The Cathedral, which also constitutes the oldest church of Mystras, is dedicated in honor of St. Demetrios and is located at the gate near the Lower City. It is a three-aisled basilica on the ground floor with a narthex and a bell tower (dated to the second half of the 13th century), and a cross-in-square church on the upper floor (added in the first half of the 15th century). The Cathedral consists of a cluster of buildings, which are not dated from the same period. An inscription inside the Cathedral informs us that it was built in 1292 A.D. by the President of Crete, the metropolitan bishop Nikiforos. The interior is decorated with wall paintings representing many different styles, dated to the period between 1270/80 and the first quarter of the 14th century. The wall paintings of the dome date to the 15th century. There is also an engraved throne with Baroque carvings that must have been constructed under Venetian Rule. The floor of the middle aisle contains a sculpted slab that depicts a two-headed eagle. It is said that, according to the tradition, Constantinos Paleologos, the last emperor of Byzantium, stepped on this eagle when he was crowned "loyal king and Emperor of the Romans" here, in 1449.

The Archaeological Museum of Mystras is housed in the two-storeyed building at the west wing of the north courtyard of the Cathedral of St. Demetrios. It contains collections of Byzantine sculpture, jewellery, pottery, coins, fragments of wall paintings, portable post-Byzantine icons, and pieces of fabric, but mostly items of the religious art.


Not far away from the Cathedral, it's the small Church of Our Lady Evangelistria, decorated with wall paintings of the end of the 14th century. The graves around the church prove that it was the church of the cemetary.

At the west of the small Church of Our Lady Evangelistria, it's the Monastery of Vrondohi, where the Archimandrite Pachomios,  Father Superior and Grand Senior Archimandrite founded the two churches of the monastery: the Church of Saints Theodore and the Church of Our Lady Hodegetria (the Leader of the Way).

Παναγία Παντάνασσα

The church of Saints Theodore was built in 1295. It is of the octagonal type, with lateral chapels. Its dome is based on eight props. The terraced roofs and the decoration of the east side, with the brickwork, the fascia and the inlaid plaques impress the visitor.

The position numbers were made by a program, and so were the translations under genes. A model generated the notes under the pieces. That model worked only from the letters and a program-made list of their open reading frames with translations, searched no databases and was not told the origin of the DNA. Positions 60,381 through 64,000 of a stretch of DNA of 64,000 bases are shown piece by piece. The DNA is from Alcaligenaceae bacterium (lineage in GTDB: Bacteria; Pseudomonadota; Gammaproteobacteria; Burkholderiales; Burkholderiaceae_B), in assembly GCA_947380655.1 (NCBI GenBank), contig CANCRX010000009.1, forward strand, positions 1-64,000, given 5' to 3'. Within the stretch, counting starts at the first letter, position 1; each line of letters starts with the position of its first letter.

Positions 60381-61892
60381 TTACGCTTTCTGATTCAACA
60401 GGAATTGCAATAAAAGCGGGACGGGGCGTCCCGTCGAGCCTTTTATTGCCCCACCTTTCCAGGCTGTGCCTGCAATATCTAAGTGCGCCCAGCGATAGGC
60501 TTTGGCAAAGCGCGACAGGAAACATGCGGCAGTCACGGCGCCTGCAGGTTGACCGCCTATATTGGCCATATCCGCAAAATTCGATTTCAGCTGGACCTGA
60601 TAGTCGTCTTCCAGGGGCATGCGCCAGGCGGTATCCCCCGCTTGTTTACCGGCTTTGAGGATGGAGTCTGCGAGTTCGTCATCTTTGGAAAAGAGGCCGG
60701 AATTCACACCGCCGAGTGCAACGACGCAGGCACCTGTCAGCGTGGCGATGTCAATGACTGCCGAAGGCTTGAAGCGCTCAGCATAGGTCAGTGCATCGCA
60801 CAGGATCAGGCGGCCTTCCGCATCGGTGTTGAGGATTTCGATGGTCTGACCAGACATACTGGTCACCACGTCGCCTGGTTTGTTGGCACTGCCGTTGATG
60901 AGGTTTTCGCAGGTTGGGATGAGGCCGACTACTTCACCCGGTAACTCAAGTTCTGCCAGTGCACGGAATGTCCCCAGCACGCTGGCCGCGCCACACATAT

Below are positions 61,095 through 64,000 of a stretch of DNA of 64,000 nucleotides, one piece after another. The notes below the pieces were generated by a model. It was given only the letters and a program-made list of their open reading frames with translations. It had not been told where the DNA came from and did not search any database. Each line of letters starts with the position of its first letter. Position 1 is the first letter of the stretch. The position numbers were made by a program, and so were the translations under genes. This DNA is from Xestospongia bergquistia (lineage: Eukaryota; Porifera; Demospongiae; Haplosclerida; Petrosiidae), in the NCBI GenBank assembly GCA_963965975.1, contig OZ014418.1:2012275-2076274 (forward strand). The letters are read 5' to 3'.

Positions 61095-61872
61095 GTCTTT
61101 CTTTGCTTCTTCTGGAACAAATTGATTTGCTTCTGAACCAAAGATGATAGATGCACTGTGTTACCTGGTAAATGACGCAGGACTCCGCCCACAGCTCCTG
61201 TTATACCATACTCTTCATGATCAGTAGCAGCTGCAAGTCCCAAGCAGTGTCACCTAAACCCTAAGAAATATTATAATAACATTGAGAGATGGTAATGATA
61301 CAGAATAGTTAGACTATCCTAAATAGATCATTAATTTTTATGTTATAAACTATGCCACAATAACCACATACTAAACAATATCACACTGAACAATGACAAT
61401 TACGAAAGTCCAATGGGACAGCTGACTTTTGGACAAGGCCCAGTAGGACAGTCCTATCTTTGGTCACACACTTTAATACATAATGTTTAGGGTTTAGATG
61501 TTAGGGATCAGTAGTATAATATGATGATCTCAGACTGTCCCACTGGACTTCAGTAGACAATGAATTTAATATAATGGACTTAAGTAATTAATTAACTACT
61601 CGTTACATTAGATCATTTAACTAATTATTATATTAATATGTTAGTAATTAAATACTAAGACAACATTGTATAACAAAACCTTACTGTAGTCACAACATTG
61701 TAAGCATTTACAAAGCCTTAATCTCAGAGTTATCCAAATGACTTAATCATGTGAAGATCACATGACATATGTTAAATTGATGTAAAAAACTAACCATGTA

An inscription informs the visitor that the grave of Emmanuel Paleologus is found at the northeast chapel.  The church of Our Lady Hodegetria (the Leader of the Way) was built in 1310. It belongs to the mixed architectural type with a narthex and lateral chapels and is decorated with excellent wall paintingssuch as the healing of the blind man, Kana wedding, the prelates and the dance of the martyrs. It had the sumptuousness of an imperial monument and it is said that the master builders who built this church came from Constantinople. The dear departed professor Orlandos restores the dome.


Walking in the stone-paved, arched streets, the visitor can go to the Upper Hora passing through the "Gate of Monemvassia" that had this naming because it was the gate that those coming from the sea had to pass in order to enter the city as opposed to the "Gate of Naflio" for those coming from the land.

The visitor could visit important churches such as the Church of Aghia Sophia (Holy Wisdom). It's a domed, cross-in-square, two-column church, built in the middle of the 14th century by the first Despot of Mystras, Emmanuel Kantakouzinos. It has side chapels and a bell-tower. Remarkable wall paintings are preserved in the sanctuary and the chapels.

Then, it's the Monastery of Our Lady Peribleptos; the catholicon (main church) is a domed, two-column, cross-in-square church with chapels. Beside it stands the Tower-Refectory. The church is decorated with wall paintings of exceptional artistic quality, made by various artists of the third quarter of the 14th century.

Finally, it's the Monastery of Our Lady Pantanassa (the Queen of all).
The catholicon belongs to the mixed architectural type and has exterior porticoes, many domes and a four-storeyed bell-tower. It's the last costly church built in Mystras in 1428.


In the Upper Hora, the visitor can see the famous palaces - the houses of the aristocrats (Franks or Byzantine ones) of Mystras. One could see the houses of the families of Kantakouzenoi and Paleologoi, who ruled the fortress-town and the entire Peloponnese. Going uphill, the visitor arrives at the Castle of Villehardouin, the form of which has changed due to the continuous alterations. These days, the traveller could visit the ruins of the commander's house and the ruins of a chapel.  There is also a big water-tank that was used for the needs of the people in times of a siege. On the Castle, the visitor could have a full view of the fortress-town and a view of the valley of Sparta spreading on the distant horizon.


The gloomy world of the ruins remained as a testimony of a state which in its day constituted the unique hope of the revival of an empire which was slowly dying and which is today the sole example of a medieval settlement with its castle, the fortification walls encircling it, its palaces, churches and mansions.